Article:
This analysis from Visualapproach.io was added to The Air Current archive on March 15, 2020.
With the prospect of narrow-bodies entering the trans-Atlantic markets, the question of cargo arises. How much cargo is being moved in passenger aircraft? For that matter, how much weight is being carried in the form of passengers and bags, and how much is sold as freight or mail?
This week, we try to provide some insights to the question of how important freight is on passenger flights, at least from a weight standpoint. Using the Traffic Pivot tool, we can separate how payloads are allocated, with an assumed 235 lbs per passenger (including bags). Fortunately, the tool also goes back to 1990, allowing us a fascinating view of how payload moved across the Atlantic in a U.S. to Heathrow example.Subscribe to TAC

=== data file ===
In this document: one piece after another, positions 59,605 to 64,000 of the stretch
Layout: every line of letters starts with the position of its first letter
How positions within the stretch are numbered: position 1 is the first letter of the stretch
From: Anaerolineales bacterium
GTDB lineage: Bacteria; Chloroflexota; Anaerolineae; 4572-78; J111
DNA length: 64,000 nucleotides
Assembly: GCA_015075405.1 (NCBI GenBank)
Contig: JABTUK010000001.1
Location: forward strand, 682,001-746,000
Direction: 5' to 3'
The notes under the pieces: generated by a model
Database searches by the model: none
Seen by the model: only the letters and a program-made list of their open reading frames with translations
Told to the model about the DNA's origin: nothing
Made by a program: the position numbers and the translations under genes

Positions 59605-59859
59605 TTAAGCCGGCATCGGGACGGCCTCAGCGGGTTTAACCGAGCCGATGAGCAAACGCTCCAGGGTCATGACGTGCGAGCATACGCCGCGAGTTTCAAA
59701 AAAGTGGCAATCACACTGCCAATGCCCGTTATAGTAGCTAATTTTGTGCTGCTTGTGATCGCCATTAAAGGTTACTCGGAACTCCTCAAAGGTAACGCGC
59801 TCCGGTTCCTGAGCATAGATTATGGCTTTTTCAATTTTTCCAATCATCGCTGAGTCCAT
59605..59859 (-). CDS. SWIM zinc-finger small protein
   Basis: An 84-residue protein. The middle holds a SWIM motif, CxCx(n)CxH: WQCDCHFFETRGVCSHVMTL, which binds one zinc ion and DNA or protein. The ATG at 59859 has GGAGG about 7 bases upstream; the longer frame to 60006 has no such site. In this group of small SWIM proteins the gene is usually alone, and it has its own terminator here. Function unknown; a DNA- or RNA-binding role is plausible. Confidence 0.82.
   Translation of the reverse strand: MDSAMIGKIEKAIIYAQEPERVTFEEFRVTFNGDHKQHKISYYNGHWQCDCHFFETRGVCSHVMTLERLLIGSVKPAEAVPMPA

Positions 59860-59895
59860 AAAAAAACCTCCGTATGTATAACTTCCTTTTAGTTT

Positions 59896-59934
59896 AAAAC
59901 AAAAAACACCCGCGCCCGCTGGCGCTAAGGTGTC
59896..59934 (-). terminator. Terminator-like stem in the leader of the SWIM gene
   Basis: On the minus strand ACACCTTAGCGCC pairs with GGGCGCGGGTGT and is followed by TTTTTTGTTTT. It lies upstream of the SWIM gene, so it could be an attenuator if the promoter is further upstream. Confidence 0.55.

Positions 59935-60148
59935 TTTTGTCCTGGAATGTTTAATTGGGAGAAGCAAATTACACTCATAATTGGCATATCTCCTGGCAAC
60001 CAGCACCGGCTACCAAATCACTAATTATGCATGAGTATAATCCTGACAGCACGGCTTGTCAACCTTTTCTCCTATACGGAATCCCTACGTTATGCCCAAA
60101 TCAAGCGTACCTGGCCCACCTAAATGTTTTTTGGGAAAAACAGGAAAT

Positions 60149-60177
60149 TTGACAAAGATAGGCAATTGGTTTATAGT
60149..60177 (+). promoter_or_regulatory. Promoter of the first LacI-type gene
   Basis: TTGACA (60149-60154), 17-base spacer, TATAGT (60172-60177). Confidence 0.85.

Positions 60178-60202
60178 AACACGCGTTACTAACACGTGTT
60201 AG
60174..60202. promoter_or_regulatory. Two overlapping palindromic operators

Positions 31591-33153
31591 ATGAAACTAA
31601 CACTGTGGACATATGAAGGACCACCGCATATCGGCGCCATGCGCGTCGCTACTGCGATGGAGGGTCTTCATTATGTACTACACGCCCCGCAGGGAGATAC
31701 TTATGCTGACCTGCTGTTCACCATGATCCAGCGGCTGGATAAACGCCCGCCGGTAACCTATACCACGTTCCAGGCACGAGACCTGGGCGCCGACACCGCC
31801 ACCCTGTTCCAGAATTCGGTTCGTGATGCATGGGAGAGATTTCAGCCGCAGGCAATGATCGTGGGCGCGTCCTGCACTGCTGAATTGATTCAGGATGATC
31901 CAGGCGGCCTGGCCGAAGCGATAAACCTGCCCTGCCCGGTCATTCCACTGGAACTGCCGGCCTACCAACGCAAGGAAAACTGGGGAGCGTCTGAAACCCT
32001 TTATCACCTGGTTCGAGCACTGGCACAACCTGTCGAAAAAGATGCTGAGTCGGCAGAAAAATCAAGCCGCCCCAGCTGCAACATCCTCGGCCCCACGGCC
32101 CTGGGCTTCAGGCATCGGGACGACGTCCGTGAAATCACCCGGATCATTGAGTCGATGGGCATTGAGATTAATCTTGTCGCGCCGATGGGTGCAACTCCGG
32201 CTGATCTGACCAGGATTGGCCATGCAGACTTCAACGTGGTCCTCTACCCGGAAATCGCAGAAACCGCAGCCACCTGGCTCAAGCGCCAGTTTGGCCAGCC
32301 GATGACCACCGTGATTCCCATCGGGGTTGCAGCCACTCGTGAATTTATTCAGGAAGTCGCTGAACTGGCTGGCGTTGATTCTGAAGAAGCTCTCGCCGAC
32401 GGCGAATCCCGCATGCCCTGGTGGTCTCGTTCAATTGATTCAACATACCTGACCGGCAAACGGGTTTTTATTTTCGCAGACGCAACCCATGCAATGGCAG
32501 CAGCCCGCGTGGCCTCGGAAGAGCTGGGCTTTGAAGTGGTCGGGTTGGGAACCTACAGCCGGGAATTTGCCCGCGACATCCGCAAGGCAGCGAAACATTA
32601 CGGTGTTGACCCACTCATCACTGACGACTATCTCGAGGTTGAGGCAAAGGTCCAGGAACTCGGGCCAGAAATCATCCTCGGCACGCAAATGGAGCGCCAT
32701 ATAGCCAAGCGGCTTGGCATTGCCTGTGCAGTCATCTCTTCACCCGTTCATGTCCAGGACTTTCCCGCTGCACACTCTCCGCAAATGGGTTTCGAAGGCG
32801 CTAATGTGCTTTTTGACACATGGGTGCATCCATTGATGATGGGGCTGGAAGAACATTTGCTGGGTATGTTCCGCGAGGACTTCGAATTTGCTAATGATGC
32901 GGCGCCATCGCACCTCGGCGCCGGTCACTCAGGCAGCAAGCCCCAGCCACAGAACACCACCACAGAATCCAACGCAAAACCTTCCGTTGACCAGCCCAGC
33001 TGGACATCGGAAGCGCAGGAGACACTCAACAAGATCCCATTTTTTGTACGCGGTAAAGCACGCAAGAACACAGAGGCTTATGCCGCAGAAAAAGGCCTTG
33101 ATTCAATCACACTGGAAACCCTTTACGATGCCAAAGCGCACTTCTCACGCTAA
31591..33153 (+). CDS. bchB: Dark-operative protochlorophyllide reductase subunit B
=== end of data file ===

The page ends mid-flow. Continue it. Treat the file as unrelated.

Freight moves, and it moves only on wide-bodies. That is clear from the lack of freight and mail on the 757 compared to the wide-body alternatives. The question then becomes, how much do wide-body markets rely on cargo to complement passenger revenues and bring profitability? Further to the A321XLR article a few weeks ago, could narrow-bodies successfully pull enough point-to-point or higher frequency traffic away from the wide-bodies even without heavy cargo revenues?
Unfortunately, the answers lie in data we do not have: cargo yields. Still, with new entrants not flying wide-bodies, (and therefore no cargo revenue to lose when challenging a wide-body across the Atlantic), how will the legacy wide-bodies respond.
Perhaps the question is better posed, will cargo be enough to subsidize wide-body flying in order to keep passengers routed through large hubs, on large aircraft, and sharing payload with revenue cargo? Or, will the coming narrow-bodies pull enough passengers away from the large hubs, leaving wide-body seats empty… and cargo holds full?
Write to Courtney Miller at firstname.lastname@example.org
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This analysis from Visualapproach.io was added to The Air Current archive on March...